Researchers believe that the disk recorded the fact that when the Pleiades were seen next to a new moon, that signaled the beginning of spring, when seeds should be sown, at the latitude of central Germany. When the star cluster stood next to a full moon, it was a sign that fall had begun and it was harvest time.
Knowing about annual events such as the coming and going of the seasons was important for farmers whose lives depended on weather cycles. The Pleiades marked the time for the harvest and the plowing, as was mentioned in a poem by the Greek poet Hesiod, in about 700 years BC:
“When the stars of the Pleiades, daughters of Atlas, arise,
Then begin the harvest, but plough when they sink away (…)”
The disk had other astronomical functions, too. The trickiest job was synchronizing lunar and solar calendars. It takes about 29.5 days for the Moon to orbit Earth. That’s the time from one new moon to the next, and is the inspiration for our months. But 12 lunar months add up to a lunar year of 354 days, which is about 11 days short of the 365-days solar year. If you build your calendar around 12 lunar months, it quickly drifts out of sync with solar events like seasons.
For the people who built the Nebra Sky Disk, if the lunar and solar calendars got out of sync, then at the beginning of spring month, it wasn’t a new moon that appeared next to the Pleiades—it was a crescent moon.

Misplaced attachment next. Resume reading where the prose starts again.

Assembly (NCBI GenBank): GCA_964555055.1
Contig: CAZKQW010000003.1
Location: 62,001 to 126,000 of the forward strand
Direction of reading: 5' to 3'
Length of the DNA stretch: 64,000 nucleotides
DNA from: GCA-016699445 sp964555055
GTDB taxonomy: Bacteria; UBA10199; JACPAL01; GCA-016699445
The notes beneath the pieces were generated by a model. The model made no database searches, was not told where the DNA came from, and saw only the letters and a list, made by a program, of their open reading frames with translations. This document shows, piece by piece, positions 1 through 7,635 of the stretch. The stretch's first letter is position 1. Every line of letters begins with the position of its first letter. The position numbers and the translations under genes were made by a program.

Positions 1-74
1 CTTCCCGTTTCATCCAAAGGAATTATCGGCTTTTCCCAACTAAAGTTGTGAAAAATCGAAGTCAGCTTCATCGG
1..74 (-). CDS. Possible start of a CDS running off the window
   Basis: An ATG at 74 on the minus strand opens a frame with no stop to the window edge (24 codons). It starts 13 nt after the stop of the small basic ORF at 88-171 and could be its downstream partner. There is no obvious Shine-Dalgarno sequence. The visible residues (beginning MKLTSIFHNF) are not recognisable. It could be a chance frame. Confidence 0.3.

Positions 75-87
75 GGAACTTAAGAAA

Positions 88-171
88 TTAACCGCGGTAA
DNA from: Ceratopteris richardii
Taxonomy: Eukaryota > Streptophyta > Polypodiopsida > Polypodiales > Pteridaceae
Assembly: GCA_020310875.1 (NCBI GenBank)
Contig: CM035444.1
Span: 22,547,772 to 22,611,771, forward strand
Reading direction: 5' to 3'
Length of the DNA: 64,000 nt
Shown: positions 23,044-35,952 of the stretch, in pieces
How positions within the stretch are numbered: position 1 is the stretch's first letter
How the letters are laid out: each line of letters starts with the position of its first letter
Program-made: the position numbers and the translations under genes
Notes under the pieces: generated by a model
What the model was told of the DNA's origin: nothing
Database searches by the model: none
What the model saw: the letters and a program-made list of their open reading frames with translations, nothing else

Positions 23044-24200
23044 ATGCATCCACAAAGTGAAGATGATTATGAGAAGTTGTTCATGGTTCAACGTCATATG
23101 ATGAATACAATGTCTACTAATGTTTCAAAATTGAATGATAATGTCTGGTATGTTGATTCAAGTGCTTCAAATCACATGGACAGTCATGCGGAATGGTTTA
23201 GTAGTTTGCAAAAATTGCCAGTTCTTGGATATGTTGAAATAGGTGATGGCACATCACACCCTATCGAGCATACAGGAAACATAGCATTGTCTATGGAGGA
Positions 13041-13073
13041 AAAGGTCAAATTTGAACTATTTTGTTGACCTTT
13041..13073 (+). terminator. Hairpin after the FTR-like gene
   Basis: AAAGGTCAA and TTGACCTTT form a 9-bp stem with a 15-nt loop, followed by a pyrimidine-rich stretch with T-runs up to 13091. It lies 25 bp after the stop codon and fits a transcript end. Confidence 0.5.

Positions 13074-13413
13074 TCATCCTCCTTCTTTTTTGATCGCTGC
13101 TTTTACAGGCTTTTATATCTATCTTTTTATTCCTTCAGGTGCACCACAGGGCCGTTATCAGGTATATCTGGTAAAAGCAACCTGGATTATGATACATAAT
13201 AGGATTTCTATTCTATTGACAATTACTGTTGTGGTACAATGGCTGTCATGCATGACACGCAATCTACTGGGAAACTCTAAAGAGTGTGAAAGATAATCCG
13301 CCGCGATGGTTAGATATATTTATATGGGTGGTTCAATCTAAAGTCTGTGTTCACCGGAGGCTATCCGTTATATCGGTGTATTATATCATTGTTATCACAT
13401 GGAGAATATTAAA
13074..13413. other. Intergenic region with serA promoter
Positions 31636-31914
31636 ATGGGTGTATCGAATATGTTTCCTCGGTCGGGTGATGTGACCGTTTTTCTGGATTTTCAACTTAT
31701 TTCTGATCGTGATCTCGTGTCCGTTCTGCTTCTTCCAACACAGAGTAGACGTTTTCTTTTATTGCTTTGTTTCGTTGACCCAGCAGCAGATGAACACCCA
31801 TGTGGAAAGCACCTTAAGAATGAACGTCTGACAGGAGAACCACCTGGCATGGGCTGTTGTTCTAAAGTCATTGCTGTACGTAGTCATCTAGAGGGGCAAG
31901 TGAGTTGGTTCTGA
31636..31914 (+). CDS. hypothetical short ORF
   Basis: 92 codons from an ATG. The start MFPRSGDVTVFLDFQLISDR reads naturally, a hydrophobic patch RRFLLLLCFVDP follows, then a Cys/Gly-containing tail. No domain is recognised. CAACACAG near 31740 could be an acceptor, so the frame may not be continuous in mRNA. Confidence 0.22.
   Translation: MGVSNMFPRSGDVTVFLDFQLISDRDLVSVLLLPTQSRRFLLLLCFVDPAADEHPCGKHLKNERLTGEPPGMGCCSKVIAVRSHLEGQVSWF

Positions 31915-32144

“The winter solstice marked the birth of light.”
One way to re-sync the calendars is to add an extra month to the lunar calendar in some years; the Sky Disk illustrated just when to do that. When the Moon next to the Pleiades was as thick as the lunar crescent on the disk, they knew it was a leap year and they had to add a leap month, to get the calendar back on track. If they saw a new moon standing next to the Pleiades, they knew the calendars were in sync and they didn’t have to add a leap month.
Historians found that leap-year rule also mentioned in the Mul Apin, a Babylonian astronomical guide thought to have been compiled around 1,000 BC. In modern times, the lunar Hebrew calendar also adds an extra month to some years, while the Islamic calendar does not, so it is generally not in sync with the solar year.
The sophistication of the disk surprised many archaeologists. “We knew that people back then must have had a certain idea of the seasons and the Moon, as we all have,” said Dr. Alfred Reichenberger, a researcher and spokesperson for the State Museum of Prehistory in Halle. But scientists did not expect their knowledge to be so exact and deep. “There are depictions of the cosmos that are older, for example in the chamber tombs of the old pyramids in Egypt. But they are schematic…As of today, there has never been something as concrete as the Nebra Sky Disk.”